The Numbers Don’t Add Up With The Accountant


The Accountant is a Good Will Hunting / Batman hybrid with little logic and an utterly terrible performance by leading man Ben Affleck

The Accountant’s plot plays like an Earth-bound retelling of Total Recall: mild-mannered man is actually a super-secret baddie with all manner of methods to kill. Actually that sounds like a Steven Seagal movie, though buying him as an accountant is harder than buying Affleck as one. Despite appreciating director Gavin O’Connor’s past work, The Accountant is messier than its multitude of gunshot wounds to the head.

Christian Wolff (Affleck) is an autistic accountant in league with the nation’s worst criminals. He’s being hunted by two FBI operatives hoping to learn his identity. Wolff finds himself stumbling upon some heavy-corporate fraud that puts the life of a young woman (Anna Kendrick) in danger.

The Accountant came under fire upon release of its first trailer, as it takes the tired trope of the “autistic savant” to extremes. Christian’s introduced at a special camp/home/mountain lodge where his military father and unfeeling mother are trying to deal with their son’s disability. Christian’s father declares the world isn’t all rainbows and puppies, so there’s no need to help Christian manage his disability therapeutically. There’s a gray area here. The script never wants to come down on medical intervention but says Christian “passes” for well-adjusted.

His “quirks” are those commonly seen in movies about autistic characters; he’s precise, unable to socialize, and suffers from OCD. I can’t comment on the film’s authenticity, but as a disabled person who generally rolls their eyes at this stuff….I did, a lot. One line hopes to work around questions about Christian’s issues by saying he’s “high functioning.” The two words that say “We did little research” and serve to allow Christian to drop all pretenses of autism by the end.

Image courtesy of Warner Bros.

Bill Dubuque’s Blacklisted script deals in a lot of concessions; Christian’s autism is danced around for 45 minutes. The main concession is whether Christian is a villain or not. J.K. Simmons’ Ray King character implies that Christian cooks the books for horrible people, drug cartels and warlords. He says Christian works for the worst of the worst which violates Screenwriting 101: Show, don’t tell. As far as we know, the only bad thing is Christian fudges old people’s taxes to get them better returns, like a strip mall Mr. Incredible. Christian’s violence manifests against characters who are already villains, and his foil (played by Jon Bernthal) is open in his villainy.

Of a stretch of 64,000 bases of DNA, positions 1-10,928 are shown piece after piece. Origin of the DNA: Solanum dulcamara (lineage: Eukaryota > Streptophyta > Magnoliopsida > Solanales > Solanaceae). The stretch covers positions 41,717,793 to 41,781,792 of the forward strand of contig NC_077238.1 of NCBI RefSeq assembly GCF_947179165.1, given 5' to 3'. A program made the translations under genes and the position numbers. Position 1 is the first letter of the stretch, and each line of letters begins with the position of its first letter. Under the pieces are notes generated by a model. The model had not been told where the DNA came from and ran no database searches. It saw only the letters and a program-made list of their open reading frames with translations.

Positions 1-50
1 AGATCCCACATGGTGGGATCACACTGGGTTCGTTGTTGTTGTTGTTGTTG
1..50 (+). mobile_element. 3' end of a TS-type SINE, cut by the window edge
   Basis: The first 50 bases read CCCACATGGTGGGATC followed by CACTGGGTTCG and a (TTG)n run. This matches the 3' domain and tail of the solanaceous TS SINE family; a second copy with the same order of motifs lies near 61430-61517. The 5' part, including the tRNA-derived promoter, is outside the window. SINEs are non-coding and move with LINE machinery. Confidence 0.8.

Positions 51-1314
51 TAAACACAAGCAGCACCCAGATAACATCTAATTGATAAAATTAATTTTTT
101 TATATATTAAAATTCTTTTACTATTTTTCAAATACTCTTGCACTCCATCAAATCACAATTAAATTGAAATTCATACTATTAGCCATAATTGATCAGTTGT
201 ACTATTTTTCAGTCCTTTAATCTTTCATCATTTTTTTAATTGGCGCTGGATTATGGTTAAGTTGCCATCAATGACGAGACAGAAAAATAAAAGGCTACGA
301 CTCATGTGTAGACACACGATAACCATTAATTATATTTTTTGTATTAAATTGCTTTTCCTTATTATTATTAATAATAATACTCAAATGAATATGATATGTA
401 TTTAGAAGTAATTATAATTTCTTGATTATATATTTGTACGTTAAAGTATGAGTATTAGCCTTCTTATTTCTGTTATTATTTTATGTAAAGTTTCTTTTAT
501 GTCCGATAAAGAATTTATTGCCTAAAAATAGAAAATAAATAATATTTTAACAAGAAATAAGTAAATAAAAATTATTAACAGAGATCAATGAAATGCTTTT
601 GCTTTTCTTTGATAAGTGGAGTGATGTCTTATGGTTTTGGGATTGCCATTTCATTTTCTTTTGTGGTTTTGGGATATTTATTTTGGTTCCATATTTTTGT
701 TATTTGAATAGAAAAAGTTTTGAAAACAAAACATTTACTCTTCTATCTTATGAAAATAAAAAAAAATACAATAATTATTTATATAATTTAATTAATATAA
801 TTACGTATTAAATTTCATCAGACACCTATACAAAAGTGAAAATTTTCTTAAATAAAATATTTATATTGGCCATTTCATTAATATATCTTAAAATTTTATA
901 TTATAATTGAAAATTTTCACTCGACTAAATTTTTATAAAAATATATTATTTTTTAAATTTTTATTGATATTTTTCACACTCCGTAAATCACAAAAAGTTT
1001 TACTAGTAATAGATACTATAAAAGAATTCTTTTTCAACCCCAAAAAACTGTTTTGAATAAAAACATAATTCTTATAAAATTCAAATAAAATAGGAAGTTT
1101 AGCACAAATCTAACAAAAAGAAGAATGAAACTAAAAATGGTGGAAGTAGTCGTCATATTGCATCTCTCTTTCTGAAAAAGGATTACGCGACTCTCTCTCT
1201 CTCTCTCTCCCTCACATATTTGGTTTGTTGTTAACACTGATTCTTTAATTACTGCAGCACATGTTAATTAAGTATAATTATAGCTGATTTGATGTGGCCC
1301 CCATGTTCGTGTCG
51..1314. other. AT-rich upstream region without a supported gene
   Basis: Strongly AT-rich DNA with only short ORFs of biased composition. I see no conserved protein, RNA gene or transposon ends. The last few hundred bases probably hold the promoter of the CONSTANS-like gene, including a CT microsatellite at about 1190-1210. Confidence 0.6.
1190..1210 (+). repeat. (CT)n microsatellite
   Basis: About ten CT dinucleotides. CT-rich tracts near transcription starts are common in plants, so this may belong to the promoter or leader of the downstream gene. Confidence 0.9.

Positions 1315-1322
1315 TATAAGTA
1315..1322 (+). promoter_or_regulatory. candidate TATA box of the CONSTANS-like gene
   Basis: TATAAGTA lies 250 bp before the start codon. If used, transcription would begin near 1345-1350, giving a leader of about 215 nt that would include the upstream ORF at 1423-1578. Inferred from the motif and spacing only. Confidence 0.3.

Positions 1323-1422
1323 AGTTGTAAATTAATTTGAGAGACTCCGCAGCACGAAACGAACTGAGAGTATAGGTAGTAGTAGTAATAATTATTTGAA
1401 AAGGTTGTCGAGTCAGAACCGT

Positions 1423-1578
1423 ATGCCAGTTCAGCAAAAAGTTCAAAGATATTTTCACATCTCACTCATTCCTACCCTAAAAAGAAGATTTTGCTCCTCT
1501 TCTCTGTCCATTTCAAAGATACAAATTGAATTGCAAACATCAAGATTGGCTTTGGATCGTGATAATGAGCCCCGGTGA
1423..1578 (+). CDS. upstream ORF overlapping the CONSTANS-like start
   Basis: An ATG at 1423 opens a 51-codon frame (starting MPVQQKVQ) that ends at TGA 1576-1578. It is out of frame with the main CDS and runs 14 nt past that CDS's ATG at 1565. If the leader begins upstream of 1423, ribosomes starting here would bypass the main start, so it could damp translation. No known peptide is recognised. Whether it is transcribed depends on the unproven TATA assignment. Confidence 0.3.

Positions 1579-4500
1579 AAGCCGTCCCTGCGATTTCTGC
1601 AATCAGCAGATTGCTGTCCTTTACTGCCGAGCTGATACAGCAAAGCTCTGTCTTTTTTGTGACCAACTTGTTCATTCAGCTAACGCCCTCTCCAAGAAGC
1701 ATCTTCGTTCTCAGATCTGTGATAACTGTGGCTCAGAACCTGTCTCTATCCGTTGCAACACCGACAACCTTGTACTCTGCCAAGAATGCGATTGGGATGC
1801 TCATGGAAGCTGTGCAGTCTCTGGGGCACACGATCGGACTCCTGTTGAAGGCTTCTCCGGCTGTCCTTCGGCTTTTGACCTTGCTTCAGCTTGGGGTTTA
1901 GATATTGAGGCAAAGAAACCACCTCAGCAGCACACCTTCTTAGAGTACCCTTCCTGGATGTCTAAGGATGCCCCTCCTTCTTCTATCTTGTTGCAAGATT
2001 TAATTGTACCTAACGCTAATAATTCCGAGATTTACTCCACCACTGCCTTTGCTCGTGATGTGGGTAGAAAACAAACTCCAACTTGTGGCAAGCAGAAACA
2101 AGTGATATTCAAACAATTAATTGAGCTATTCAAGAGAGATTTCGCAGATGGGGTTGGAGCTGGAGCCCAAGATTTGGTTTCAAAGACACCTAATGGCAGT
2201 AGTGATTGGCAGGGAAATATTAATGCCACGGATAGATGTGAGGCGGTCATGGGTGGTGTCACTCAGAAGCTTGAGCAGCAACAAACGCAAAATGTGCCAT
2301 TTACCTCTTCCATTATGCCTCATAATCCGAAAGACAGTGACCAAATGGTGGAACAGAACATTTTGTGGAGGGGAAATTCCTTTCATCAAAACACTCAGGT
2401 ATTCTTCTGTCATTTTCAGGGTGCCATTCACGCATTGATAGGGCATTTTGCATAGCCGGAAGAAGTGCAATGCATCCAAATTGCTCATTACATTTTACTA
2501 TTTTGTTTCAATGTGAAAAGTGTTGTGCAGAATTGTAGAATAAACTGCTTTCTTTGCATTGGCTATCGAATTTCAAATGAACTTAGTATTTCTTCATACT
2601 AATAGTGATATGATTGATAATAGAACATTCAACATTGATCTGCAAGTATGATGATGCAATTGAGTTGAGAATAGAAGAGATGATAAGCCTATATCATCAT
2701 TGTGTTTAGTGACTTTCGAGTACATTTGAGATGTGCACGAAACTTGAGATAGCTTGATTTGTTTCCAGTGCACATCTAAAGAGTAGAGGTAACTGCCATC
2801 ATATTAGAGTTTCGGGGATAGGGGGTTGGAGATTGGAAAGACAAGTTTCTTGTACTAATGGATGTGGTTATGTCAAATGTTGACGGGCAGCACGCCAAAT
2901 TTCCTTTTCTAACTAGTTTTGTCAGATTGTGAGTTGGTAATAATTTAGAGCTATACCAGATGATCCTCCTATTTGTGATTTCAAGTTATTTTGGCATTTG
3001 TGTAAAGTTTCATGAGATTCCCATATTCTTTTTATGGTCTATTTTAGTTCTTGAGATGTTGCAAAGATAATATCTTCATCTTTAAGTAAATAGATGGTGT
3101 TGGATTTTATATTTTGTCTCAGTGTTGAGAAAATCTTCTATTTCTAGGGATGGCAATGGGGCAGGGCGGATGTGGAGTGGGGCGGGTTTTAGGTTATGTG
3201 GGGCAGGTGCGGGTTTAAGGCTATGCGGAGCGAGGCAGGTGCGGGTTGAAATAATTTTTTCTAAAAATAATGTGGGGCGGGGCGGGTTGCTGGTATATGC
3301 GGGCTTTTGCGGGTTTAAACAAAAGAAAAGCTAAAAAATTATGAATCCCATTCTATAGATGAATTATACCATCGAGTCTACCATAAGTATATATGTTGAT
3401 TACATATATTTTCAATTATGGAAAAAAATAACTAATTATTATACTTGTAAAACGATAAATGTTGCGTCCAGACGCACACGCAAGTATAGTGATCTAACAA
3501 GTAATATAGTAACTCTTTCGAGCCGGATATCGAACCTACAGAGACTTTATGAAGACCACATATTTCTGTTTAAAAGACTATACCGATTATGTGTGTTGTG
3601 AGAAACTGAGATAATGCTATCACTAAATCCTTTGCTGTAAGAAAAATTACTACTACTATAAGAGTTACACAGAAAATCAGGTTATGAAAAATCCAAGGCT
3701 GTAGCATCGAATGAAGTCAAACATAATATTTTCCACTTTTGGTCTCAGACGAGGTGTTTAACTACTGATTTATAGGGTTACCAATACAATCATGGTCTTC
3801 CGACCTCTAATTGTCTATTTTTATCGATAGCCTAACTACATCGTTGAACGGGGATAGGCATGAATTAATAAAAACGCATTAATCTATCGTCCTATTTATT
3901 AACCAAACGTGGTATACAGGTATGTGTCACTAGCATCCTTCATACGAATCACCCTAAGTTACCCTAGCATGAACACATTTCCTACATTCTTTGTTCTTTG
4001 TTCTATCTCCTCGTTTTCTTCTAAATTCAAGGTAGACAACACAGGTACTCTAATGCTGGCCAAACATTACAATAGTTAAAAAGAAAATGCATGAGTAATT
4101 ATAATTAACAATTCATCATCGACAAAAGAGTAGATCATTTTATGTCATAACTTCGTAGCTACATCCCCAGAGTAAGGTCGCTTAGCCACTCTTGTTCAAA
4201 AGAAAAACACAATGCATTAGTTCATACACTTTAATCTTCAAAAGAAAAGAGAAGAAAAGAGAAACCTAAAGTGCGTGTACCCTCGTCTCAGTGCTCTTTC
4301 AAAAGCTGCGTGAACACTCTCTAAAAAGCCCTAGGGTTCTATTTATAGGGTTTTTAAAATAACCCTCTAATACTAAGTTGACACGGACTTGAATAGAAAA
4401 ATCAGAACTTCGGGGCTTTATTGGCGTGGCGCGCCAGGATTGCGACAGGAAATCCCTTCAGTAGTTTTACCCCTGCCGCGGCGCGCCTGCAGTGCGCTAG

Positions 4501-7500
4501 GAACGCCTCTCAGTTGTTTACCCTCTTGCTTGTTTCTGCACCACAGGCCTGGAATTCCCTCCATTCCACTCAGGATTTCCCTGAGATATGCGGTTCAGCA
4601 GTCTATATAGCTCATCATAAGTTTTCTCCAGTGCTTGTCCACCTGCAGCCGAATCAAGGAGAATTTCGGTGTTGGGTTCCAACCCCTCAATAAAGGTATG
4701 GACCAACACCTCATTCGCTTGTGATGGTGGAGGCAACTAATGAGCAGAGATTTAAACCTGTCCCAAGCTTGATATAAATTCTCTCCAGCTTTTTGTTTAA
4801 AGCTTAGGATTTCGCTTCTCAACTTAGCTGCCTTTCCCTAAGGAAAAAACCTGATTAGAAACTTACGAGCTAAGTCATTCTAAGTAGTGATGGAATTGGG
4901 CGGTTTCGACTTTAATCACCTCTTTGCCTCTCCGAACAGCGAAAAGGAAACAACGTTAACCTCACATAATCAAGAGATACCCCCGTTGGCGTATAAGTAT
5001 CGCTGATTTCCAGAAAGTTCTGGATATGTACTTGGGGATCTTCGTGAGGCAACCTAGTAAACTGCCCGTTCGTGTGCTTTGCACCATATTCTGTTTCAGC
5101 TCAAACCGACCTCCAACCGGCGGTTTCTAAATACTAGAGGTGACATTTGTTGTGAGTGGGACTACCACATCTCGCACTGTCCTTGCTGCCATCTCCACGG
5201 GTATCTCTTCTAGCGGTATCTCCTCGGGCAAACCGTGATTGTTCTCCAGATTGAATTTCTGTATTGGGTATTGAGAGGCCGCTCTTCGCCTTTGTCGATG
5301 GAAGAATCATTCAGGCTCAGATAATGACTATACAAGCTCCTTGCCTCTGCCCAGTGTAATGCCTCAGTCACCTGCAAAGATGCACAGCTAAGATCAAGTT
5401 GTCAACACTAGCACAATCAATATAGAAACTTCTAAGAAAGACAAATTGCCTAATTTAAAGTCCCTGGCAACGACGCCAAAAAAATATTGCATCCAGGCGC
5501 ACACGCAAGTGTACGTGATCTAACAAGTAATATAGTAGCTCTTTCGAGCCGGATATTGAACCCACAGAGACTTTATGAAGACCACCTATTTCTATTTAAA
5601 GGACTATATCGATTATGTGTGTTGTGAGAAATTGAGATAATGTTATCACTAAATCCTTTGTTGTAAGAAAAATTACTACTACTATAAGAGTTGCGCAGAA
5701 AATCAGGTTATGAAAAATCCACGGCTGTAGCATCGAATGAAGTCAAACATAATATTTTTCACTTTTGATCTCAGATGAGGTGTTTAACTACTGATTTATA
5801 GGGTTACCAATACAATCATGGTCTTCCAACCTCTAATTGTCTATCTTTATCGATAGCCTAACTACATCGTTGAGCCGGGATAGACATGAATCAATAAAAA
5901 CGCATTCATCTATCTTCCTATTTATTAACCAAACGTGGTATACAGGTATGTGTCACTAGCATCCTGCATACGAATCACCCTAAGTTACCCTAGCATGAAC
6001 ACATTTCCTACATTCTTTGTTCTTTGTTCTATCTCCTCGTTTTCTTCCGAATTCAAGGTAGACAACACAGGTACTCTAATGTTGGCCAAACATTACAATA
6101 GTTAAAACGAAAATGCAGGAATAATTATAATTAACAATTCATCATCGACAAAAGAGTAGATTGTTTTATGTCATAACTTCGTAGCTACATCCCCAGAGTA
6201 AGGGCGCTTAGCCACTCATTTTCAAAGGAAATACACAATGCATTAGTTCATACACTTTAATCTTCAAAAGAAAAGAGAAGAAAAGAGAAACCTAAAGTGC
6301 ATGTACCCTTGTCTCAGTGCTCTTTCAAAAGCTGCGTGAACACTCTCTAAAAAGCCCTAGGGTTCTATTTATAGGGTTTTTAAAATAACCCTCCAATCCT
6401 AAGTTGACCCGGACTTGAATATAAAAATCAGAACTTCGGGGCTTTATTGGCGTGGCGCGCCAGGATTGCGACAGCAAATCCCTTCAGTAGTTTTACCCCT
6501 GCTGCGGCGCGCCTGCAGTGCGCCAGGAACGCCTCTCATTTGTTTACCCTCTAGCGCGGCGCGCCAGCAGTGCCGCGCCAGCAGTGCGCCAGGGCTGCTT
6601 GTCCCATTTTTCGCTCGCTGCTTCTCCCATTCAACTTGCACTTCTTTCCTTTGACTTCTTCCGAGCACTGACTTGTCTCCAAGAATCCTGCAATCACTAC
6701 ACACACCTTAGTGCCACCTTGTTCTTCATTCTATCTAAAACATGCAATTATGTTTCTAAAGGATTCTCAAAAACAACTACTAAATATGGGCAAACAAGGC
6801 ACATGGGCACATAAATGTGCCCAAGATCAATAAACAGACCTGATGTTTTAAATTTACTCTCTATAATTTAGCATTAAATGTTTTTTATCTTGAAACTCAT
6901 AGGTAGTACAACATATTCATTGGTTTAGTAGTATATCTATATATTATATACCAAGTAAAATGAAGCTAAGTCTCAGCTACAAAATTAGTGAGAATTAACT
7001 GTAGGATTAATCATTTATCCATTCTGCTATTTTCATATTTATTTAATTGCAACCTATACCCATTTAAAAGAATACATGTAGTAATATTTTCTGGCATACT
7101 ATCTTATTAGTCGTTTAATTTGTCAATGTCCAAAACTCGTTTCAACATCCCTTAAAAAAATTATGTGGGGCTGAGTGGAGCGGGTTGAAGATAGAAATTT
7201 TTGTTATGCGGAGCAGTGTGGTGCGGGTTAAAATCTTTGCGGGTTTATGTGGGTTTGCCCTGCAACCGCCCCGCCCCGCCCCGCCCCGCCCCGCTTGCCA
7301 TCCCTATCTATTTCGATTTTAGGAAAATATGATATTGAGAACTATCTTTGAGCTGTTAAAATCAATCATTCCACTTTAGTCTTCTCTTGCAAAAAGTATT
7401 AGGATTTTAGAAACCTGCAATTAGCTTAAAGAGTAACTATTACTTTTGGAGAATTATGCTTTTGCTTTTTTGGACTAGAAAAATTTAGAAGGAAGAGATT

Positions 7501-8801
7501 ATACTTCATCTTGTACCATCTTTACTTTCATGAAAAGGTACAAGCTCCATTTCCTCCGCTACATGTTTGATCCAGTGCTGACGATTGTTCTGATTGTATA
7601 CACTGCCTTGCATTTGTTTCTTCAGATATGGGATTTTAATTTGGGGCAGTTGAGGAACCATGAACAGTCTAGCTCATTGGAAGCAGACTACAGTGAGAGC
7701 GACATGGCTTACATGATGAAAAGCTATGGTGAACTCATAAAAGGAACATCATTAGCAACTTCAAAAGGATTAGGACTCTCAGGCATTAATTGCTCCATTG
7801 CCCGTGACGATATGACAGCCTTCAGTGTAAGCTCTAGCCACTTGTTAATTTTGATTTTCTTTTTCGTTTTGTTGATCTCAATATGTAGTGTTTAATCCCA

At 128 minutes The Accountant gets greedy from the word go. It’s not enough to have Christian be the accountant for baddies. He’s also an autistic savant with a special set of murdering skills (more bloodless headshots like Magnificent Seven, ), has the ability to do math better than Will Hunting, and protects Anna Kendrick like The Terminator. Honestly, throw in some “truth, justice and the American Way” and this is an audition for Superman.

The script gobbles up plot details and does little with them. Christian’s chased by the FBI while simultaneously discovering a company, run by John Lithgow, is missing millions of dollars. The missing money leads him to protect Anna Kendrick, match wits with Jon Bernthal and then leave everyone dead or smiling at the end. That doesn’t include a host of flashbacks about Christian’s past. Lithgow watches the entire third act through closed circuit cameras, mimicking my facial expressions throughout the entire movie.

The narrative smorgasbord aside, the acting is subpar. Ben Affleck’s depiction of autism and Aspergers leaves him monotone and lifeless. He’s not acting; he’s barely conscious. Presumably mysterious, Jon Bernthal’s character is a crutch, because to give anything other than the cursory unravels the easily discernible twist. Simmons and Cynthia Addai-Robinson are solid, but plagued by twee histories of “good dad, bad cop” and “troubled past needing redemption,” respectively. Jeffrey Tambor wanders in to the Arrested Development set for a few scenes with Affleck.

Seemingly the film’s motivation involves Christian protecting Anna Kendrick’s Dana; his Sarah Connor. Their relationship has a weird “will they, won’t they,” predominately instigated by Kendrick to remove cries of the weird age difference. Kendrick is the only one who passes for human, though her cries of “But you’re an accountant!” are ridiculous. A guy with an arsenal in an Airstream in a storage locker? He’s not an accountant. You’re lucky he isn’t a serial killer. Unfortunately Kendrick disappears in the third act to segue into Gavin O’Connor’s favorite plot device: fractious brotherhood.

As explored in the amazing Warrior, flashbacks show Christian’s relationship with his younger brother. Christian’s brother looks out for him and protects him, but time causes them to drift apart. Considering how many characters in the film, the movie’s “twist” hits you with all the suspense of being shot in the head. I’m saying it’s as plain as the glasses on Affleck’s face.

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The Accountant is an immense failure, but it’s doubtful that will detract audiences. Those in my screening ate up the film’s bizarre humor and disjointed story. Unfortunately a stray one-liner doesn’t make up for the narrative mess, stop-and-go storytelling, and D.O.A. acting.